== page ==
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Thigh bruise keeps Pacers' O'Neal out of practice

INDIANAPOLIS -- Indiana Pacers forward Jermaine O'Neal sat
out Sunday's practice with a right thigh bruise, but expects to
play against New Jersey in Tuesday's preseason opener.

O'Neal attended the Pacers' annual FanJam at Conseco Fieldhouse,
although he didn't participate in the 20-minute scrimmage.
Jeff Foster and David Harrison also sat out the scrimmage with nagging
injuries.

"We just thought it would be a good idea to lay off of it
today," O'Neal said. "It was the perfect situation for me to rest
my leg and get right back at it tomorrow [Monday] at practice."

Harrison, who missed most of last season with a knee injury, has
been bothered by a pain near his ribs on the right side of his
body, and Foster is still recovering from arthroscopic hip surgery.

O'Neal said the Pacers, who started training camp last week,
will be ready to play against New Jersey, despite the possibility
of missing Foster and Harrison.

"We looked really good," O'Neal said. "I was really impressed
with how guys competed and the type of shape that they were in."

One of the crowd's loudest ovations Sunday was for Ron Artest,
who missed nearly all of last season after being suspended for his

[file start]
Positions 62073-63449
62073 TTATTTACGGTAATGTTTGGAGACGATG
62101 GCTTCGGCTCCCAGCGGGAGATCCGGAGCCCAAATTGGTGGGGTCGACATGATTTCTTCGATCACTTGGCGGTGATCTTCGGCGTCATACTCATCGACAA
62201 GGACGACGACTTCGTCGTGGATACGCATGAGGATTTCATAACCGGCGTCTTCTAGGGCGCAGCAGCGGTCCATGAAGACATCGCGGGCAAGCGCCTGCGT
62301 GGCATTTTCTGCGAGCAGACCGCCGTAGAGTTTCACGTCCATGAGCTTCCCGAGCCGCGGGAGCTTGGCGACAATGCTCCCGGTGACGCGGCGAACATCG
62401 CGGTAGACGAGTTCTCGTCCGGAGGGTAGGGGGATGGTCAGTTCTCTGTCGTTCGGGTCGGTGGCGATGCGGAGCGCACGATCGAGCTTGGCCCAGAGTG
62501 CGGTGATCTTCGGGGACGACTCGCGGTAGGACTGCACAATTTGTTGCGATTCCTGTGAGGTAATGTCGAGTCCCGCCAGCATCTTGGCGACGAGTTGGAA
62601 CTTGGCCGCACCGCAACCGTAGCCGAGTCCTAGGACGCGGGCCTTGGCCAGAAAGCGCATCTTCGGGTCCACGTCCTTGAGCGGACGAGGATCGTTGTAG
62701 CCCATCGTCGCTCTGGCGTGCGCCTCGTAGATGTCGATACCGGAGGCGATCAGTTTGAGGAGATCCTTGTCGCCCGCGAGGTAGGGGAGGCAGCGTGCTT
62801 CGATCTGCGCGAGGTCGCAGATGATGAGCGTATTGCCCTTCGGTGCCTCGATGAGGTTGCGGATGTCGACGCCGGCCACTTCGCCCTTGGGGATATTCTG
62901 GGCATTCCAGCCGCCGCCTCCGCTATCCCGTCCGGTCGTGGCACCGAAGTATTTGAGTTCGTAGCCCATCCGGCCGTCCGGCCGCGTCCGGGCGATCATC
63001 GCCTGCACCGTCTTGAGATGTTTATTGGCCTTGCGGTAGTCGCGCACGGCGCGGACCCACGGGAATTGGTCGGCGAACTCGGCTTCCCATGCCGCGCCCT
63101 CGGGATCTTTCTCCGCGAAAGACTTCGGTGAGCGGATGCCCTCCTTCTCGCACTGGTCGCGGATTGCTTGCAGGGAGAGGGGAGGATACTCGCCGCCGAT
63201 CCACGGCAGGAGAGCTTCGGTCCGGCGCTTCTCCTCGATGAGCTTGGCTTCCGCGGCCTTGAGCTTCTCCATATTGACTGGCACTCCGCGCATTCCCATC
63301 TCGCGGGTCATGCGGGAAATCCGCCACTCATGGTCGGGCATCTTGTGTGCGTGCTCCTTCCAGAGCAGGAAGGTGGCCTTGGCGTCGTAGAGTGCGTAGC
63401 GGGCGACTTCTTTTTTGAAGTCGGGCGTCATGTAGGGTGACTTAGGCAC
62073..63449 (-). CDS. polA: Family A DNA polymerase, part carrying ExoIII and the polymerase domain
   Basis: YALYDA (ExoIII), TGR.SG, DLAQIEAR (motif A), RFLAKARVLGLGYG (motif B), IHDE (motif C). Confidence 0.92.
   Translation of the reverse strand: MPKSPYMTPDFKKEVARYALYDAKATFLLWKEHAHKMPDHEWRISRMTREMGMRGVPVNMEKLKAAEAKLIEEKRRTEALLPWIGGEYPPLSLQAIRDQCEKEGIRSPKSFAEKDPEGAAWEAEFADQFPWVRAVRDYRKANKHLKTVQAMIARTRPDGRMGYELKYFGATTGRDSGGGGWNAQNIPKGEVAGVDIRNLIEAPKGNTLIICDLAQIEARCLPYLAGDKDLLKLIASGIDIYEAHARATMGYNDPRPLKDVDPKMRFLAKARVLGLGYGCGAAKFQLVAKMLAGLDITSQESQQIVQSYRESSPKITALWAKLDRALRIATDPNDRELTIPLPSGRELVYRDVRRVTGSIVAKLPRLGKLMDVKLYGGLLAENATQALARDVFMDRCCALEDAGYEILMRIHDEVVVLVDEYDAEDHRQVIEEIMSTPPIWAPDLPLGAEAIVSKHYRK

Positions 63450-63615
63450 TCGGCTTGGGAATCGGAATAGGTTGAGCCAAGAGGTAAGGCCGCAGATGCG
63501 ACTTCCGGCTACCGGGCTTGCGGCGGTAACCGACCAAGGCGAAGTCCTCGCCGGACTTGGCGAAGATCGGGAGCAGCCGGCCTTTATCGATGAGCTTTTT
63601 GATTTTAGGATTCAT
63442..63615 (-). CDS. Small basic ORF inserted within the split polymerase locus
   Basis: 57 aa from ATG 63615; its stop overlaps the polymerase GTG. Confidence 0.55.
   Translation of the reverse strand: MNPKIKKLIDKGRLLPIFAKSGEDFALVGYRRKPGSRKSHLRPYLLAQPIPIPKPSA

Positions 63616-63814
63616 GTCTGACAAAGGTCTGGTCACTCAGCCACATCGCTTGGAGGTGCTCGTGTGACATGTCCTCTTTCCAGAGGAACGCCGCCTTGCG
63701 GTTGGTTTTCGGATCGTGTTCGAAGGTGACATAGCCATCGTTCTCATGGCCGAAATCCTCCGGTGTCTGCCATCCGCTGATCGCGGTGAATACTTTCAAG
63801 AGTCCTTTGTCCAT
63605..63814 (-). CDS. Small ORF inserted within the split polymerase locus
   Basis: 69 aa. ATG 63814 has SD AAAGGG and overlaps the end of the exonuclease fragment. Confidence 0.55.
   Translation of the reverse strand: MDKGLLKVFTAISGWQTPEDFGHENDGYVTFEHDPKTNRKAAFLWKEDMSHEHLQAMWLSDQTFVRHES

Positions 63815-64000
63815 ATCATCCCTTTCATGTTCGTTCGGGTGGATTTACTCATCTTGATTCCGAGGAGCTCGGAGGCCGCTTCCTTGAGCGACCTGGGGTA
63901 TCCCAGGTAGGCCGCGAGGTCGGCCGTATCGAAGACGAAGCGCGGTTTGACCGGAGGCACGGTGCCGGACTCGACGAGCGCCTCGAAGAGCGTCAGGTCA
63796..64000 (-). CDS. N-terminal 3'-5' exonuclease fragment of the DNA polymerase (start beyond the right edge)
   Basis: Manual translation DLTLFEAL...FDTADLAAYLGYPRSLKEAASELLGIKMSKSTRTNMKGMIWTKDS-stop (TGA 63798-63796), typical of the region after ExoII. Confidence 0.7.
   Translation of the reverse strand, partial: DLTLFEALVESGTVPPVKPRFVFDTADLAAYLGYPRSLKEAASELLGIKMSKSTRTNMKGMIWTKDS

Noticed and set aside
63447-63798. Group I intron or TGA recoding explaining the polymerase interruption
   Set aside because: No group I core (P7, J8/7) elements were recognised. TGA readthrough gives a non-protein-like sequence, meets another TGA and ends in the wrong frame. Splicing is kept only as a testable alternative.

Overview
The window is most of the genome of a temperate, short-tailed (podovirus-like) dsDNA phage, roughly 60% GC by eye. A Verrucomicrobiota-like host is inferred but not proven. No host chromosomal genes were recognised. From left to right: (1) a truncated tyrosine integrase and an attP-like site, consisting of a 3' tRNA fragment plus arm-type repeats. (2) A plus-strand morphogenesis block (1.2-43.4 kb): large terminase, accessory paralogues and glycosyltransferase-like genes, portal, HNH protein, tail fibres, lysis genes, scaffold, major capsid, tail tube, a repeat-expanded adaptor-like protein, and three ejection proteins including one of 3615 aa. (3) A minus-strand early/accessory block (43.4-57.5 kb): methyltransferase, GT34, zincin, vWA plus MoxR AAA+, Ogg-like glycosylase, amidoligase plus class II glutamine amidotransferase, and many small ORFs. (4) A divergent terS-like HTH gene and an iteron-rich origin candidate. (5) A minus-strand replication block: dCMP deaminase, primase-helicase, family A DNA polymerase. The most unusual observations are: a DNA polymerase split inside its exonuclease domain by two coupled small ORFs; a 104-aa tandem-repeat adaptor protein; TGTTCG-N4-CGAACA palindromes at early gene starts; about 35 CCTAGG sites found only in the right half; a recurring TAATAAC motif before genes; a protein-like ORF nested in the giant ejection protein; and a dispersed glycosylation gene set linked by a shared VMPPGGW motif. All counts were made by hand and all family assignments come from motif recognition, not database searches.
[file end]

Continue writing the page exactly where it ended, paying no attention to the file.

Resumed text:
role in the brawl with Detroit fans.

"It felt good to play in front of people again," said Artest,
who saw time at both small and power forward during the scrimmage.
"They gave everybody good receptions, so I was happy."

Among the new Pacers to get their first taste of playing at
Conseco Fieldhouse was rookie Danny Granger, the 17th overall pick
in this year's draft.

"It was a lot of fun to get the fans going a little bit," said
Granger, who is still recovering from offseason knee surgery.
"It's a little different when you're playing in front of fans, so
it's good to get out there and do that again."

It's not just the fans that are excited about the Pacers'
chances this season. The players expect nothing less than an NBA
championship.

"All and all, we have the talent, the depth and the
experience," O'Neal said. "We know what it takes to compete with
the best and to get over that hump. We set the bar high and guys
have to really step their game up."